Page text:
An amendment to Congress’ recent omnibus spending bill will delay some provisions of the 2012 Biggert-Waters Flood Insurance Reform Act, but some opponents of the reform bill are still hoping Congress will go further to delay the hikes to insurance premiums.
President Obama signed the $1.1 trillion budget bill into law Jan. 17. It includes a measure to delay insurance rate hikes for some flood insurance policyholders until Sept. 30, 2014.
But Wrightsville Beach resident and former alderman Bill Sisson said in a Jan. 21 interview the delay only applies to homeowners whose rates will increase as a result of new flood maps expected later in 2014. Those who are already receiving higher flood insurance bills will not see relief yet, but he said identical measures currently moving through the U.S. House and Senate will implement an across-the-board, four-year delay to the insurance rate hikes.
“Right now it appears there are enough votes to pass the bill in the Senate,” Sisson said. “The big question is whether there are going to be attempts to add hostile amendments. That depends on the unanimous consent to open up the bill currently in play for amendments.”
The Senate is expected to consider the bill when it resumes Jan. 27. But Sisson said the House bill faces stiffer opposition, and House Speaker John Boehner, R-Ohio, said in a Jan. 16 statement he would not support a repeal of Biggert-Waters. However, Boehner left open the possibility that he would put his support behind less wholesale changes to the law.
Signed into federal law July 6, 2012, Biggert-Waters was an effort to balance the National Flood Insurance Program’s budget, estimated at $25 billion in debt, by phasing out subsidies for some flood insurance policies, creating stiff rate hikes.
And while raising the ire of many coastal communities used to receiving federally subsidized rates on flood insurance, many environmental and small-government groups have voiced opposition to the range of bills introduced in the past 18 months to roll back the 2012 reforms.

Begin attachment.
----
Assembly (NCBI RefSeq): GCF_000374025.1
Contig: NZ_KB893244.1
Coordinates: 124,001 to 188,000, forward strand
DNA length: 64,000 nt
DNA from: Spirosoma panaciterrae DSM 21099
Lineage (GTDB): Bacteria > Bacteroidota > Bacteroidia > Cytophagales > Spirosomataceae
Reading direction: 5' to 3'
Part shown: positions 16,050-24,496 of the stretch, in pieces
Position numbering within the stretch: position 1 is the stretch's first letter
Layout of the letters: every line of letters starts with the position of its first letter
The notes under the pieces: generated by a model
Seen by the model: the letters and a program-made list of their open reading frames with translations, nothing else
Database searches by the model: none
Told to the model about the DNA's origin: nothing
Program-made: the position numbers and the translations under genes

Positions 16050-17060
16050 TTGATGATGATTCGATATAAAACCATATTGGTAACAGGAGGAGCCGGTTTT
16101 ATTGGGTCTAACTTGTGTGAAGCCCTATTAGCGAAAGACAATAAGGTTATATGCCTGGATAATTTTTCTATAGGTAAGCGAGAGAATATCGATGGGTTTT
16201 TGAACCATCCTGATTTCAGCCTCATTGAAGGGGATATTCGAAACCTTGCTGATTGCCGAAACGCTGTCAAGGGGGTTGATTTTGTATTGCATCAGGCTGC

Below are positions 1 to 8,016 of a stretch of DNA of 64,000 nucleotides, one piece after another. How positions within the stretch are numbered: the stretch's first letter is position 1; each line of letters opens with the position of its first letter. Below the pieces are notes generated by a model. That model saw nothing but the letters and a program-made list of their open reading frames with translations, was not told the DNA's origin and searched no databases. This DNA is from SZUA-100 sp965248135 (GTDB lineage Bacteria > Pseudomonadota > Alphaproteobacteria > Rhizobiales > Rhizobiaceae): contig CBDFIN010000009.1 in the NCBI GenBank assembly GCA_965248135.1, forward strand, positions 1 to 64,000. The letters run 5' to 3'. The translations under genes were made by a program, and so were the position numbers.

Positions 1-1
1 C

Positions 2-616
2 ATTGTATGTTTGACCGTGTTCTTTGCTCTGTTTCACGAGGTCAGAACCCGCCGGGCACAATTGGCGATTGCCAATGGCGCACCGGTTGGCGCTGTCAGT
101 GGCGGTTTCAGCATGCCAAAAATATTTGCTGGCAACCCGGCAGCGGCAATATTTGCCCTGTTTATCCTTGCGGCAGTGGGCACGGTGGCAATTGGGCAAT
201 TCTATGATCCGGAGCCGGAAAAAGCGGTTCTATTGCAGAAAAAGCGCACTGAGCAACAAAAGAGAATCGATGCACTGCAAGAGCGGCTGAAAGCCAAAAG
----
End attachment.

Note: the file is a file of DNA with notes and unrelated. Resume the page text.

The Union of Concerned Scientists, a nonprofit science advocacy group based in Cambridge, Mass., published multiple studies outlining the budgetary challenges faced by FEMA and the National Flood Insurance Program (NFIP). An August 2013 report titled “Overwhelming Risk” concluded that measures including phasing out insurance premium subsidies and incorporating sea level rise projections into planning and development decisions will be necessary to make the program solvent.
“The insurance rate increases triggered by [Biggert-Waters] are understandably unpopular,” the report concluded. “However, given years of mismanagement of our coastal risks and the prospect of increasing risks from sea level rise, the changes in the act are overdue and are badly needed.”
Wilmington-Cape Fear Home Builders Association Executive Director Cameron Moore said Jan. 21 he also expects the Senate to support the bill. His organization has been a vocal critic of Biggert-Waters, and he said he has remained in contact with the local Congressional delegation in urging it to support the two new measures.
“What we’re fighting for, I think, is what needs to happen,” Moore said. “We can come back in and make changes so the [flood insurance] program remains solvent. … But solvency from these increases in the first five years is not where we need to be heading.”
In October 2013, Wrightsville Beach Town Manager Tim Owens said when he checked into an elevation certificate for town hall, he found that the town would see a $15,000 rate increase for the main building alone. WCFHBA has cited homeowners in the Wilmington area facing premium increases as high as $60,000 per year.
In a Jan. 21 interview, Owens said while he was not sure exactly what the effect of the budget amendment will be for Wrightsville property owners, he and other officials would be watching the Senate and House bills closely.
“We’ve done a lot on this issue and I think we’re just watching for it to unfold,” Owens said. “If something happens or doesn’t happen, our board members will be in contact with members of Congress.”